Poverty Reduction Blog Tag: Energy
Posted on October 2, 2012 by Patrick Fine, Vice President, Department of Compact Operations
Two weeks ago, MCC was delighted to host a delegation from the Government of Indonesia (GOI) for the signing of a Project Implementation Agreement (PIA), the document that sets out the operational details for implementing MCC’s compact with Indonesia. The compact focuses on investments in renewable energy and sustainable natural resource use, maternal and child nutrition, and public procurement modernization.
The Indonesian delegation was led by Pak Lukita Tuwo, who is the Vice Minister of the Planning Ministry and GOI’s principal representative for the MCC compact. Pak Lukita was accompanied by members of his staff, including Ibu Emmy, the head of the Ministry’s legal bureau, and Pak Kennedy, its director for bilateral foreign funding.
We were also pleased to be joined by Pak Dino Djalal, Indonesia’s Ambassador to the United States, and Ambassador Djani, who is the head of North American and European Affairs at the Ministry of Foreign Affairs. Ambassador Djani was in Washington for the semi-annual meeting of the U.S.-Indonesia Comprehensive Partnership, where Secretary of State Clinton and Foreign Minister Natalegawa announced the signing of the PIA.
The signing, which took place in MCC’s Washington office, was marked by a sense of celebration and anticipation: MCC and GOI expect the compact to enter into force within the next few months. The PIA sets out the terms for the new Millennium Challenge Account – Indonesia (MCA-I), the first institution of its kind in the country and one that we hope will provide a path-breaking model for other development projects in Indonesia.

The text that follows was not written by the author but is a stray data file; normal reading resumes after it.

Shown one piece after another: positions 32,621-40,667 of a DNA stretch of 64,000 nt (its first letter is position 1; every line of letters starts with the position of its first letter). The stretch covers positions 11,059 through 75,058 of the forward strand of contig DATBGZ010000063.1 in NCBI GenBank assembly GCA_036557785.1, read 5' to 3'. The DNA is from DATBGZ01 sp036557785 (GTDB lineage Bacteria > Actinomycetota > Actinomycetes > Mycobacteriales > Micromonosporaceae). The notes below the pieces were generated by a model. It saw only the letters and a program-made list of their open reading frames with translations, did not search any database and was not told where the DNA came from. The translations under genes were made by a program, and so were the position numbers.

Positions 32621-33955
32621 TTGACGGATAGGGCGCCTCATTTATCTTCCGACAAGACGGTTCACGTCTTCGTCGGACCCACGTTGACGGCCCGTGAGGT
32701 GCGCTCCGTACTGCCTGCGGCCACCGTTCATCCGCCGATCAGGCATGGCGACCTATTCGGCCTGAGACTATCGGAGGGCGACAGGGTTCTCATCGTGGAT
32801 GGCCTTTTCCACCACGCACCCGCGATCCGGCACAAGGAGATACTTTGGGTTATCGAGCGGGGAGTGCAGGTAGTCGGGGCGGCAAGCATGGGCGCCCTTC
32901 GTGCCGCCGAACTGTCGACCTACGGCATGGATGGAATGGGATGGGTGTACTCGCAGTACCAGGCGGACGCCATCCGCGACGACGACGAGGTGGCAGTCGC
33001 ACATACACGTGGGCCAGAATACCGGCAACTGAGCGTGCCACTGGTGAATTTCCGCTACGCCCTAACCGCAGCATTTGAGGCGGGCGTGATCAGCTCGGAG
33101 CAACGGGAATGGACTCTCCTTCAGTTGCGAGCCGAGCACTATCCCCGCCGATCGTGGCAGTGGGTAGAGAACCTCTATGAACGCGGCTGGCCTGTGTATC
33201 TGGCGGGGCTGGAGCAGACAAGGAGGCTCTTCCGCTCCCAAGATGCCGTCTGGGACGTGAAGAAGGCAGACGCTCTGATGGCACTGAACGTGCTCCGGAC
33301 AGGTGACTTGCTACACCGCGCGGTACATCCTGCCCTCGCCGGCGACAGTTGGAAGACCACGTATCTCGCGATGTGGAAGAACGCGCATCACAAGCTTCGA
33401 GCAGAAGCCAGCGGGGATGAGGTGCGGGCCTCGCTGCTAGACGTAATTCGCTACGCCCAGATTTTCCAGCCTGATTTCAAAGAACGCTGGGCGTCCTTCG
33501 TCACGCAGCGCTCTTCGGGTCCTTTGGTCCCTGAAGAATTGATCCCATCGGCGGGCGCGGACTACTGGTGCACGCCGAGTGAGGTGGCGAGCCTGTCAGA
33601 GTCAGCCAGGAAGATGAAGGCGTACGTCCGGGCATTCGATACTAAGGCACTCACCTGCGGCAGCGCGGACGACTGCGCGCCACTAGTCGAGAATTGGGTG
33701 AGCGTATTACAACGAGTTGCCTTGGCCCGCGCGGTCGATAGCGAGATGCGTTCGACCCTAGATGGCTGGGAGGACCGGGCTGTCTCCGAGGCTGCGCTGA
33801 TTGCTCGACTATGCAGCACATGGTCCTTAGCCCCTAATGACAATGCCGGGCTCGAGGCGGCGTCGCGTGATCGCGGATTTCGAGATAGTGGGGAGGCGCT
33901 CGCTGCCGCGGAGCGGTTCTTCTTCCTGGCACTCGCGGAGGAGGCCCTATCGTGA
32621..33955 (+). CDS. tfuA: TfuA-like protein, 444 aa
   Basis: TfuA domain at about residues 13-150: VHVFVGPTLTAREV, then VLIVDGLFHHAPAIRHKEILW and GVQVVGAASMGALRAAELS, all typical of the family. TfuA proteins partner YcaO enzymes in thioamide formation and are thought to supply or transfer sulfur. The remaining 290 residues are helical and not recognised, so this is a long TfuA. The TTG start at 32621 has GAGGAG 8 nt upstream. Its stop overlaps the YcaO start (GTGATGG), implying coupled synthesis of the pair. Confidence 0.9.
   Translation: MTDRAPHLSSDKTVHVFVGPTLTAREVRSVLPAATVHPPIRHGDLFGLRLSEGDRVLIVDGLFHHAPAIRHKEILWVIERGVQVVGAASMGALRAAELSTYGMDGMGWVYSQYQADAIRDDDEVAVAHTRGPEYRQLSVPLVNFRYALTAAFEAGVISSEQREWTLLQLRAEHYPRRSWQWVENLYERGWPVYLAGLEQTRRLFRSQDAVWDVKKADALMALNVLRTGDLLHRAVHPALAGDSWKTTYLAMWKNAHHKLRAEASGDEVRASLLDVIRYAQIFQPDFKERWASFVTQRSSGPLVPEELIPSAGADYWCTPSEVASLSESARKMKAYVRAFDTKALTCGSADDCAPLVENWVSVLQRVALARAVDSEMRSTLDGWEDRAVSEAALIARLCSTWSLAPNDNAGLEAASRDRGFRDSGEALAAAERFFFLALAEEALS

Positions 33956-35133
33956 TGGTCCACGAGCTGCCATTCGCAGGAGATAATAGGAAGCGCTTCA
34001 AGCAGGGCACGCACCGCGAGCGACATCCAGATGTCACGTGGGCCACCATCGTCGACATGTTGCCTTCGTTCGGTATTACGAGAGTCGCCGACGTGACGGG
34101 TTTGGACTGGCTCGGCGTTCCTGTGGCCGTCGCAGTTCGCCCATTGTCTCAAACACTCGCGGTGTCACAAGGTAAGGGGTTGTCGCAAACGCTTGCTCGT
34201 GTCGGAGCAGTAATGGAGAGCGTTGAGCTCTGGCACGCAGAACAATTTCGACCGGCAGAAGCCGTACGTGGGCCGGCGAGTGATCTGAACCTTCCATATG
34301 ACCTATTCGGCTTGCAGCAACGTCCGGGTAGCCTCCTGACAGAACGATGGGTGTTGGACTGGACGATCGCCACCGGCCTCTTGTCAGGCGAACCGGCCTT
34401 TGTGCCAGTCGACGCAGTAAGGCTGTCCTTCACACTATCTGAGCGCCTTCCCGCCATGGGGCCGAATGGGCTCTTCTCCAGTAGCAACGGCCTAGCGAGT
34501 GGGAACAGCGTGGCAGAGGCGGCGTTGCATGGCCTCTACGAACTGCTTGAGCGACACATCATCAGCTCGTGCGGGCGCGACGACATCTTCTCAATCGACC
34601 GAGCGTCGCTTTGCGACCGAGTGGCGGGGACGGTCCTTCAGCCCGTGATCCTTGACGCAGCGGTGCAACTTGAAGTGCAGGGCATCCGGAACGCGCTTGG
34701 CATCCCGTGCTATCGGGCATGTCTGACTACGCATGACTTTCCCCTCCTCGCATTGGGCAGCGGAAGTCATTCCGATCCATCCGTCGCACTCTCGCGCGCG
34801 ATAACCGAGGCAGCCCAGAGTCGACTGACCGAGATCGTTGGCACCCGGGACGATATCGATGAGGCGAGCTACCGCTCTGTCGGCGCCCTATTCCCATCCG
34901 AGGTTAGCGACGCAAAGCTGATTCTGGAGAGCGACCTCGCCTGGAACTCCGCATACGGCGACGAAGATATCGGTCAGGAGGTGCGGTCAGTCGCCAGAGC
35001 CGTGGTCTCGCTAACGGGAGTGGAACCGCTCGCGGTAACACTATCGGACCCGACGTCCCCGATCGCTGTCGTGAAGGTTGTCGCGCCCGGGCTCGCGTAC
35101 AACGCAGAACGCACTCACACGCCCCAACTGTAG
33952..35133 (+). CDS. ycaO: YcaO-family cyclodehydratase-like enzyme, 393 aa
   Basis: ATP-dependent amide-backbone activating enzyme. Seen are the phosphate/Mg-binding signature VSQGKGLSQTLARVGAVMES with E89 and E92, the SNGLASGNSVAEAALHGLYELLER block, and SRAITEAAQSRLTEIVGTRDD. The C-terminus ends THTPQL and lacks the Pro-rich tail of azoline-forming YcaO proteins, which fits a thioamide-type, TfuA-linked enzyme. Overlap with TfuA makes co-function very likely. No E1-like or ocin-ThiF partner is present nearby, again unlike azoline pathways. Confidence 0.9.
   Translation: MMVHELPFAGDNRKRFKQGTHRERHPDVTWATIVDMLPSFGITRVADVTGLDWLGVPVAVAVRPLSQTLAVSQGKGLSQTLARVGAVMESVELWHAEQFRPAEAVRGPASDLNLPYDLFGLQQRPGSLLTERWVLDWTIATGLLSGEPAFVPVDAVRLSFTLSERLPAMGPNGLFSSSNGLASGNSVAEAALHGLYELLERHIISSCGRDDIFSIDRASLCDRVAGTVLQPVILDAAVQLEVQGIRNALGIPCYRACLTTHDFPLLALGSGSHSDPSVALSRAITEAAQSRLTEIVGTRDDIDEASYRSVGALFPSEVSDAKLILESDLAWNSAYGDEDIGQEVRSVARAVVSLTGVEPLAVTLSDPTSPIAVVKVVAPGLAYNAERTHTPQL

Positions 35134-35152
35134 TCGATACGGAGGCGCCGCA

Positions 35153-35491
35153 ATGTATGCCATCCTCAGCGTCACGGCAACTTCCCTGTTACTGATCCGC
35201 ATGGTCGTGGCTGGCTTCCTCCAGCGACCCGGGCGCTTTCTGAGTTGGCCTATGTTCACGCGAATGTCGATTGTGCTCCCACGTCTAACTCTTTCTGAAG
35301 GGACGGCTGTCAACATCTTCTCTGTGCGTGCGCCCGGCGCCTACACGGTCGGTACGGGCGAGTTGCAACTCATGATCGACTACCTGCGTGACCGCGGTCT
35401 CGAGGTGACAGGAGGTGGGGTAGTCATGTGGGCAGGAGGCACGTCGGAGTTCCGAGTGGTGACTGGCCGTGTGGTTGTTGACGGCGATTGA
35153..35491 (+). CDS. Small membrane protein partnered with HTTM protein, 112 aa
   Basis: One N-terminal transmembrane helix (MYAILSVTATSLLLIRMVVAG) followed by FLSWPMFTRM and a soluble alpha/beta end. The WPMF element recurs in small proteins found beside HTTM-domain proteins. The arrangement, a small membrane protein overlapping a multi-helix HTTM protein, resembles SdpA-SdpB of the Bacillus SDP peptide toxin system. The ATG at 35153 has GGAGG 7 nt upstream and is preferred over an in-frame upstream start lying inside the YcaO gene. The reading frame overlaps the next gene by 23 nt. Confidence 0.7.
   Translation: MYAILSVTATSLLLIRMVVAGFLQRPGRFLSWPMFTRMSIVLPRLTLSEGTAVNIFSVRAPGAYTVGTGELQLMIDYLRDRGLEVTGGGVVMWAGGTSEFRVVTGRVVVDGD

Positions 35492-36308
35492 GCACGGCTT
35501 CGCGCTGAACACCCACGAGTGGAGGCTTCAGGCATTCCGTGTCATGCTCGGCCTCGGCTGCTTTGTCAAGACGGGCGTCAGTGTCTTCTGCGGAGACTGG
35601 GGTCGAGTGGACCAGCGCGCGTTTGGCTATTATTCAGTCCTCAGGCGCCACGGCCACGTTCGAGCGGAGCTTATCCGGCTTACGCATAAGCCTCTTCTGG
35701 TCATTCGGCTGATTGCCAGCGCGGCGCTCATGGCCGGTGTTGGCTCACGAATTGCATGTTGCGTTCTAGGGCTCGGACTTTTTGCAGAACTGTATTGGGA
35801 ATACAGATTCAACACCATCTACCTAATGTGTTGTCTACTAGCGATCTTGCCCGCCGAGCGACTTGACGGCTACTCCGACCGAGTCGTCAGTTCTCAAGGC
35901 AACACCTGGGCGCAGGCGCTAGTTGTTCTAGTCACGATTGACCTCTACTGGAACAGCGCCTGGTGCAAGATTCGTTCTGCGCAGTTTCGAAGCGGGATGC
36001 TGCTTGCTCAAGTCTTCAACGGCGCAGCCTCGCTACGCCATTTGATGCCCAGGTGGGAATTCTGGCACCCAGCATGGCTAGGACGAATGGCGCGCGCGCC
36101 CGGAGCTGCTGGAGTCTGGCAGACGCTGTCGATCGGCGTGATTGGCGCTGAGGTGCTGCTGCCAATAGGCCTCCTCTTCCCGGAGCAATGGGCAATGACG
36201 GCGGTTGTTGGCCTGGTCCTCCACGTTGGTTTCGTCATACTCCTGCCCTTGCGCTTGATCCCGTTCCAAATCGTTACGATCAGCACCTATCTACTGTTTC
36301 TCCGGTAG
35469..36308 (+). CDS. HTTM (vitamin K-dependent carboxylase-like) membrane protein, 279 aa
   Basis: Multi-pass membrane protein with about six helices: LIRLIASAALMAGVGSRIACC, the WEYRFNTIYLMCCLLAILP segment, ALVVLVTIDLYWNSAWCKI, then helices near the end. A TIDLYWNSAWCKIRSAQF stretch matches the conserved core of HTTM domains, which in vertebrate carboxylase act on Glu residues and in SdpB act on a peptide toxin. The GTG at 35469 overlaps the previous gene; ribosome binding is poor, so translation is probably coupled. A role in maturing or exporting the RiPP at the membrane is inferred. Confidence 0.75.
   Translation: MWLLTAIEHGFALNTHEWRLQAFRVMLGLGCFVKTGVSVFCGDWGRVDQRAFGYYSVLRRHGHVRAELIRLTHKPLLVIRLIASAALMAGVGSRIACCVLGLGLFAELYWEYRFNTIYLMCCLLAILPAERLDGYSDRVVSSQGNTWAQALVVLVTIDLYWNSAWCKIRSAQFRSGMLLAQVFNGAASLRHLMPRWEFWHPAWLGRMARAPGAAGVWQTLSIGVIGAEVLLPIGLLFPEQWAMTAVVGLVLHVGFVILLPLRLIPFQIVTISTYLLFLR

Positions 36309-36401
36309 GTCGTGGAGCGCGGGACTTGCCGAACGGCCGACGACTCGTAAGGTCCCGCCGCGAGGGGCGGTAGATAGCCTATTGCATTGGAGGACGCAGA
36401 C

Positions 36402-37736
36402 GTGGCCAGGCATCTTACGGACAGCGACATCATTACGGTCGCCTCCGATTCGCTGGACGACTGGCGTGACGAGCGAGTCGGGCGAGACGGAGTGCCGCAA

We’re also seeing other signs of progress as we move toward entry into force: the first meeting of the MCA-I Board of Trustees, the approval of the first disbursement request for funds, and the signing of five major contracts. I’m proud of what the MCC and GOI teams are doing to move this exciting program forward. Expectations are high, especially among the Indonesian people in the provinces, where many of the compact activities will be implemented.
While much hard work and many challenges lie ahead, we’re already seeing the power of partnership and are confident that the compact will not only improve lives of Indonesians, but strengthen the ties between our two nations.
Posted on August 20, 2012 by B. Tsolmon and L. Gerelmaa, Millennium Challenge Account-Mongolia
Severe winter air pollution in Ulaanbaatar, the capital of Mongolia, has become a major concern for the city’s 1.3 million residents, which is nearly half the country’s total population. A majority of Ulaanbaatar’s air pollution comes from districts populated with gers, traditional Mongolian houses where lower-income households live.
Women head many of these ger households. They rely on burning raw coal in inefficient stoves to heat the poorly insulated gers—a primary source of the city's air pollution, which fuels environmental and health risks and causes economic impacts. To address this concern, a facility was established within the scope of the compact's Energy and Environment Project to fund financial incentives and technical assistance for adopting cleaner, more efficient technologies for use in heating the gers.